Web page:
Preservatives (page 3)
Get the Facts
- The U.S. Food and Drug Administration (FDA) regulates the use of food additives. Nitrates and nitrites are used as preservatives for meat; they also give meat a healthy-looking red color. These preservatives are potentially dangerous because they can lead to the production of cancer-causing chemicals in the digestive system. FDA regulations allow foods to contain up to 500 parts per million (ppm) of nitrate and 200 ppm of nitrite. It is considered safe for adults to consume these preservatives at this low level, but foods for babies under one year of age should contain no nitrate or nitrite additives. Find out more about nitrates and nitrites. Could other safer methods of preserving meats be used?
- The food additive sodium benzoate is on the GRAS list. This chemical occurs naturally (in very small amounts) in many foods, such as prunes and cranberries. It is naturally present and part of the metabolic process in the human body. Find out more about sodium benzoate. What conditions must exist for it to be effective? List foods it is used in. What is considered a harmless level for human consumption?
- The FDA allows preservatives to be added to foods at specific levels. How are these safe levels of consumption determined?
- Five types of microorganisms that cause food to spoil are staphylococci, bacilli, molds, streptococci, and yeasts. These organisms feed on much the same substances as do humans and, when present, can bring about undesirable chemical and physical changes in food. With the right conditions, they can double in number every 20 or 30 minutes. Find out more about these food spoilers and how they can be controlled. You could prepare a data table for display showing diagrams of the five types of microorganisms and listing specific types of food spoilage, such as botulism (one of the most serious types of food poisoning) or simple fermentation by yeast. (See the sample data table in Figure 23.2.)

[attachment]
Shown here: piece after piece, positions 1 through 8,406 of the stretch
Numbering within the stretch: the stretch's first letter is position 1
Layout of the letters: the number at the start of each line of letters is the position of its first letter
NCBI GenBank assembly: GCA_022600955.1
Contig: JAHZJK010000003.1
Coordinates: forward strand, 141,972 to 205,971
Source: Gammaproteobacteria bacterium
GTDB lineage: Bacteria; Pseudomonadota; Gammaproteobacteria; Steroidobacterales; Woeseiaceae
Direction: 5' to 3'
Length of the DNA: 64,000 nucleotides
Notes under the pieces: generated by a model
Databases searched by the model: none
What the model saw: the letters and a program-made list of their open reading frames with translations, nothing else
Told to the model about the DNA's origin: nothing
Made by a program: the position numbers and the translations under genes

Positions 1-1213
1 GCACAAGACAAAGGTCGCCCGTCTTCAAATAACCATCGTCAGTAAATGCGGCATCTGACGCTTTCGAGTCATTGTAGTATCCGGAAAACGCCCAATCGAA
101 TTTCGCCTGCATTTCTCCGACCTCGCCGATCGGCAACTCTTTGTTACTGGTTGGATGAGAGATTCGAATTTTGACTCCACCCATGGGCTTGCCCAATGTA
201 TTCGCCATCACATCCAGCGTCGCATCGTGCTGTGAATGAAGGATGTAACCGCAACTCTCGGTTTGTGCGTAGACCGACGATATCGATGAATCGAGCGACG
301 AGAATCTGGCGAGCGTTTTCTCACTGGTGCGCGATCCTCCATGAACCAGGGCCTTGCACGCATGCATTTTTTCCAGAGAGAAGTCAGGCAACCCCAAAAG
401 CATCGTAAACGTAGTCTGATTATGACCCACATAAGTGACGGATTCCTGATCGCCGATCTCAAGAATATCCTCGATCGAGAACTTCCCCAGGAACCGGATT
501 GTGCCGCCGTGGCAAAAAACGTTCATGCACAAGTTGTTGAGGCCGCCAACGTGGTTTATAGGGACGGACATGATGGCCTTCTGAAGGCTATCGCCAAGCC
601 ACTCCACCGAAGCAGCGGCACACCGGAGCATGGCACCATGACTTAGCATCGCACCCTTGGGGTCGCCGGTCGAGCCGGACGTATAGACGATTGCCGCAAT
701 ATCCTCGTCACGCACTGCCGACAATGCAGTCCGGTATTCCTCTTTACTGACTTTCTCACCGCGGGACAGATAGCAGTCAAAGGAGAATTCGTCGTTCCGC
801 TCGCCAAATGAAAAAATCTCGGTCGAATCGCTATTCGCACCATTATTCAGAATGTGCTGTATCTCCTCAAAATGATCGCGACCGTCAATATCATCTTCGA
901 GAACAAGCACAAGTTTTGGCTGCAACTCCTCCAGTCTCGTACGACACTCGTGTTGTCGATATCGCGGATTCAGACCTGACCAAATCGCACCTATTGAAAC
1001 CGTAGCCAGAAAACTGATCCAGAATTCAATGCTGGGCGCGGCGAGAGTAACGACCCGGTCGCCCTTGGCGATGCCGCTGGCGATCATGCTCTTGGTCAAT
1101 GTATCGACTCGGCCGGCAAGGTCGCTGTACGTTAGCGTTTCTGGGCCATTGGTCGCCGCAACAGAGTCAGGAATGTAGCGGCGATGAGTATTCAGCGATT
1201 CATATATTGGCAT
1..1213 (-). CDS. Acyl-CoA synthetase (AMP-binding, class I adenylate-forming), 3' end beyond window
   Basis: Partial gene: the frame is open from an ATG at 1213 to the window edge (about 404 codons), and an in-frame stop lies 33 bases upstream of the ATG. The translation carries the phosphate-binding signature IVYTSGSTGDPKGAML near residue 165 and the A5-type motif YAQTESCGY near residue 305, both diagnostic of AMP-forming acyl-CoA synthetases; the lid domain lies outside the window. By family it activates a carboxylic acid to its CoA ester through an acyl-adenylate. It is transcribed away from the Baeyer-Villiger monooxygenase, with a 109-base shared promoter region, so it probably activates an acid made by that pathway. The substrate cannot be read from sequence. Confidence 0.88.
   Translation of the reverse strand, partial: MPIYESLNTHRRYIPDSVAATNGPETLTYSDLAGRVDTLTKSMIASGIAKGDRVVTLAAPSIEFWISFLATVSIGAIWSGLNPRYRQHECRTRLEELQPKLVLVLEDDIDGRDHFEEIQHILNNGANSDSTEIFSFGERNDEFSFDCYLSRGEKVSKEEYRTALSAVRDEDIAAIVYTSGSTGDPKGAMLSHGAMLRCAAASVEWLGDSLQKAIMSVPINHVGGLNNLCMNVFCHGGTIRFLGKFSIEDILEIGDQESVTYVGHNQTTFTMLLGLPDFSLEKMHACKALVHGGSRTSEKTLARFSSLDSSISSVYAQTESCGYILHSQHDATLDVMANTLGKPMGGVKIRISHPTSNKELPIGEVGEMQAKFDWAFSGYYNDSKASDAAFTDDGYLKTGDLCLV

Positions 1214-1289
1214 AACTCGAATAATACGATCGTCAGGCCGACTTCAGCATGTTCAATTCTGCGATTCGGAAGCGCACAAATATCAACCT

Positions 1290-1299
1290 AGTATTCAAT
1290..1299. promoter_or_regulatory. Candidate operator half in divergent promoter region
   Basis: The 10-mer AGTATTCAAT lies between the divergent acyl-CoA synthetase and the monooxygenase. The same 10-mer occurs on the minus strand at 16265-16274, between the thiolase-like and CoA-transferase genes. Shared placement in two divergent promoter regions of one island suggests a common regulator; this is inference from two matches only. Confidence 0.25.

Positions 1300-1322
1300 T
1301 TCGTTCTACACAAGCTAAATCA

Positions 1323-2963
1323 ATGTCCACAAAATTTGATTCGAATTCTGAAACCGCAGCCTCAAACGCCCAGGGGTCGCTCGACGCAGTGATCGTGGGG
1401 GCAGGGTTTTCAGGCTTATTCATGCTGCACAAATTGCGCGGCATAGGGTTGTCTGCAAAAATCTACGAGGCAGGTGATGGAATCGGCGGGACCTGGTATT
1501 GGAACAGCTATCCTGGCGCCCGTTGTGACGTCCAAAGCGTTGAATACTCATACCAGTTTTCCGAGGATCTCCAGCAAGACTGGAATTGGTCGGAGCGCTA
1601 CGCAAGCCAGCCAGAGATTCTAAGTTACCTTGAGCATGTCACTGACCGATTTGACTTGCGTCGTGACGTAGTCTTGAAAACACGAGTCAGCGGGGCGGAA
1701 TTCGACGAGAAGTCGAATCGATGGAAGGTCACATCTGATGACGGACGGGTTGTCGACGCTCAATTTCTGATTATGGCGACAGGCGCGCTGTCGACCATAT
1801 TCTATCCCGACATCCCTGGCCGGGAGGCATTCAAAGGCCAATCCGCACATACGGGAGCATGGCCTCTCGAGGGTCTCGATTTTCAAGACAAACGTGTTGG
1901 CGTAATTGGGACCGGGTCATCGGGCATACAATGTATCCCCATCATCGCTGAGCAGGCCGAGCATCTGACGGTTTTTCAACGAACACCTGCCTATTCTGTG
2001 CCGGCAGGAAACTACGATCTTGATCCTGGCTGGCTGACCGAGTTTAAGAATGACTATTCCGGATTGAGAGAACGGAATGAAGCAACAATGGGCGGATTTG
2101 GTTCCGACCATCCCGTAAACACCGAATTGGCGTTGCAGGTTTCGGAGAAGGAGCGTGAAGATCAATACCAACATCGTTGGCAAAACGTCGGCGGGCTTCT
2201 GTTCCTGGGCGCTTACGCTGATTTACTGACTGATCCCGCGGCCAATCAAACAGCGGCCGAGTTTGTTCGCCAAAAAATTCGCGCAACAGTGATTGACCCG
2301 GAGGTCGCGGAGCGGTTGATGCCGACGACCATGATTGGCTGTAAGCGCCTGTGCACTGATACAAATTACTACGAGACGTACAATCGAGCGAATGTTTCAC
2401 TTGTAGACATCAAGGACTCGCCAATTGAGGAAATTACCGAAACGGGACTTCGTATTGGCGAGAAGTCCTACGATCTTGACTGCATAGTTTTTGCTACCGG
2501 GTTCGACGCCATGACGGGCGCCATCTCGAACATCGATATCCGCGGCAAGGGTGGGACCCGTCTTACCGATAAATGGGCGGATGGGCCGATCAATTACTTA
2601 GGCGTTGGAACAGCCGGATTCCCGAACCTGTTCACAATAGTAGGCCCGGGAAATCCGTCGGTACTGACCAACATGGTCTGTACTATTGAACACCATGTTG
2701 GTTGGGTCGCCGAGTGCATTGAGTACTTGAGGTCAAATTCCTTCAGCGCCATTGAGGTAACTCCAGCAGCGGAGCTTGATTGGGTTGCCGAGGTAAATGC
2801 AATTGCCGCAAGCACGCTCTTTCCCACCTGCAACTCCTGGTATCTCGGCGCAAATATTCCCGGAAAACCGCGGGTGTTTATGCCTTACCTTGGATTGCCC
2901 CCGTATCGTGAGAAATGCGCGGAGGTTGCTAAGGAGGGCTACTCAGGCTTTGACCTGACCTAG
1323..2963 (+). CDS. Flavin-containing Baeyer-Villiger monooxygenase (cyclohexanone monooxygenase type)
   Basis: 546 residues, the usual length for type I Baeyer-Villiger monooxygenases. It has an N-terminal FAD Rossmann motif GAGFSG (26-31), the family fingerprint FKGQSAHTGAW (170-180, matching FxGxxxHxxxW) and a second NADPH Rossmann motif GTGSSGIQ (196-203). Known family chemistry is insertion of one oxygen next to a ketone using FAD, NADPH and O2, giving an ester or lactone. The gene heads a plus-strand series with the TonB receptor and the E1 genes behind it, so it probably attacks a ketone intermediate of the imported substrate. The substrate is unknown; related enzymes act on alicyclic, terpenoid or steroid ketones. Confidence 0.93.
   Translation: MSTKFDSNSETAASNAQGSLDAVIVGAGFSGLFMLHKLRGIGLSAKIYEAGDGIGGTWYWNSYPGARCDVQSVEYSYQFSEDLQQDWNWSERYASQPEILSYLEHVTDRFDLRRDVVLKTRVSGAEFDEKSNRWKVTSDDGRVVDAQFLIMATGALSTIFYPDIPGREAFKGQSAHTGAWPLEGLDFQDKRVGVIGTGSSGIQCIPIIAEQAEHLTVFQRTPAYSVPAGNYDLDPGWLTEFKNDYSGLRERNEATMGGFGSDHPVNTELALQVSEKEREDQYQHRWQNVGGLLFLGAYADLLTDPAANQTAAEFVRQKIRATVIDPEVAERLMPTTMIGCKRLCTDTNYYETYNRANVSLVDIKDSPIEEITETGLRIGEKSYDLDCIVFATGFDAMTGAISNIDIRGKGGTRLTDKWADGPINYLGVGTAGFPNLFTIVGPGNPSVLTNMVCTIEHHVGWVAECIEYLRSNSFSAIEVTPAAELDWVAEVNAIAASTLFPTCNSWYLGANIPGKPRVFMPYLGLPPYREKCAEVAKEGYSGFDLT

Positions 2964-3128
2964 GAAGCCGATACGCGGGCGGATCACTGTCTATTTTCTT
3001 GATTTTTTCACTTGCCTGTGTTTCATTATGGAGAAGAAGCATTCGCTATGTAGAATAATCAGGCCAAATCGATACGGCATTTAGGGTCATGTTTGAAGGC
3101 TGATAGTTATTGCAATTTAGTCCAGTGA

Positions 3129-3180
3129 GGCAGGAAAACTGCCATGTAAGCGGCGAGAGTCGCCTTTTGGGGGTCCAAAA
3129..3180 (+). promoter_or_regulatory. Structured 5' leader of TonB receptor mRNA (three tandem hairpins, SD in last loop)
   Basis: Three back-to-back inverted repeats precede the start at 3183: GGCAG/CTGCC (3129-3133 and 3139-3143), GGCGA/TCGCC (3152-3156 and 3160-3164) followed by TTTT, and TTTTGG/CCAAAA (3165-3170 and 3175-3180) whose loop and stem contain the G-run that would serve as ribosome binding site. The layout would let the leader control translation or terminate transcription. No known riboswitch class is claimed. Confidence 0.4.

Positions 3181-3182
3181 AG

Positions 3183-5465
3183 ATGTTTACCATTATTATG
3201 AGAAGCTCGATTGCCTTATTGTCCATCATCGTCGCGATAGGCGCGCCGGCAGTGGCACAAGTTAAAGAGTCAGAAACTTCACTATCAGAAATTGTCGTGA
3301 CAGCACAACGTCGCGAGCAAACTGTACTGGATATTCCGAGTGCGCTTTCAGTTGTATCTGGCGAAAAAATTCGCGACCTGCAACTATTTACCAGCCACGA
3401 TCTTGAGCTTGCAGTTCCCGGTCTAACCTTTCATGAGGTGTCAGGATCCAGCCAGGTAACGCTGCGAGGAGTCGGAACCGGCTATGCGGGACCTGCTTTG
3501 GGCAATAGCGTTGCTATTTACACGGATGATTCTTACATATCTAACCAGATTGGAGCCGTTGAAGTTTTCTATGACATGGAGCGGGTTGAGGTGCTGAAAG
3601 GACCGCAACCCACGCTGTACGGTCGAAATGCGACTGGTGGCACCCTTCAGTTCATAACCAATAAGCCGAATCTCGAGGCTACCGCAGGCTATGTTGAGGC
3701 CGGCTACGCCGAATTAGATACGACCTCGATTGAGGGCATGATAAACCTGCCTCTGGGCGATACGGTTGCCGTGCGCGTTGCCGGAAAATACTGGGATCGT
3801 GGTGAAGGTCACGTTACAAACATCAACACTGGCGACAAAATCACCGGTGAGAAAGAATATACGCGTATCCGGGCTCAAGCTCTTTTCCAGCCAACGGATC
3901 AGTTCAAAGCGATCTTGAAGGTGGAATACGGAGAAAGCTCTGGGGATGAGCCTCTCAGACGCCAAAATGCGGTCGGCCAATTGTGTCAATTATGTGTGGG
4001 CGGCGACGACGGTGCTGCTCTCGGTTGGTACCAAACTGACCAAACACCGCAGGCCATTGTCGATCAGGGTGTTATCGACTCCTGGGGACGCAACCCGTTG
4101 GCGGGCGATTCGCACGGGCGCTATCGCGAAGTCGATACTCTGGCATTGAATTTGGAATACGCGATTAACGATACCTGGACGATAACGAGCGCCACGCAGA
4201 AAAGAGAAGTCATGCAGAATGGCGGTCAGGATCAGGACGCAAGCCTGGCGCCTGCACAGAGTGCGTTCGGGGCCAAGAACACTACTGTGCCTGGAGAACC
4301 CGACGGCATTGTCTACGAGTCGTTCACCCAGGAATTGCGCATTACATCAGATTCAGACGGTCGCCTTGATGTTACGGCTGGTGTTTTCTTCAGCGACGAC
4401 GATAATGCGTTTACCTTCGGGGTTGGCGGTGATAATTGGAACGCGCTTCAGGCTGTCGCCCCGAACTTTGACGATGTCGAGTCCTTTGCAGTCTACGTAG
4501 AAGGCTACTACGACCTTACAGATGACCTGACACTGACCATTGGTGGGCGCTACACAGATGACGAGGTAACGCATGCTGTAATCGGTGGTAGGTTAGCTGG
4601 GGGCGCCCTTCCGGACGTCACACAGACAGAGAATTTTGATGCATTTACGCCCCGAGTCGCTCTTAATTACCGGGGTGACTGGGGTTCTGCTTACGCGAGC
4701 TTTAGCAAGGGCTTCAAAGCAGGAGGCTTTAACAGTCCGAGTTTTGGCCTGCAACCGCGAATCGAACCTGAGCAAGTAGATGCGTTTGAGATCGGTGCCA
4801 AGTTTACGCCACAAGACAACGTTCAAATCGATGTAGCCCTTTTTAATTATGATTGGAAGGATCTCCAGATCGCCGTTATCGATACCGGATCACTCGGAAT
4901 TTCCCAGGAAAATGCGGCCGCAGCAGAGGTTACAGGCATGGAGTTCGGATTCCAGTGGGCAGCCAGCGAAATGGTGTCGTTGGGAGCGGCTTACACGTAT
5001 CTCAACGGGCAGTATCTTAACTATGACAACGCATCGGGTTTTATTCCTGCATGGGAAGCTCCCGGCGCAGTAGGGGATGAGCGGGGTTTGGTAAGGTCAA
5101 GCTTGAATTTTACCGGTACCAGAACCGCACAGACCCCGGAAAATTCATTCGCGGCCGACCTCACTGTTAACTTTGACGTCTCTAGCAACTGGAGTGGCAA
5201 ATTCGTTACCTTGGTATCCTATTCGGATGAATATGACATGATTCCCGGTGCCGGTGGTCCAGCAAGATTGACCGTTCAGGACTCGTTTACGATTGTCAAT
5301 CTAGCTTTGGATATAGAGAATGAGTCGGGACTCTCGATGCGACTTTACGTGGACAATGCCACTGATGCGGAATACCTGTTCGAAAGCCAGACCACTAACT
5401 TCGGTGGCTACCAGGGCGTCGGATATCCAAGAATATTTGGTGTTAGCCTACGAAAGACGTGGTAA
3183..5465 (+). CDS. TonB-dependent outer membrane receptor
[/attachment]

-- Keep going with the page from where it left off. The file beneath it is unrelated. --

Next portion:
- Find out more about advancements in preserving foods. Compare home food preservation methods in the past and at present. Some things have changed very little, such as the smoking of meats on an open fire. You could use diagrams to compare old and new techniques.
- In the late eighteenth century, Napoleon offered 12,000 francs for a new way of preserving food. Nicolas Appert, a Parisian chef, won the money with his heat-preserved foods. Find out how this man without any knowledge of microbes and their role in food spoilage was able to preserve food.
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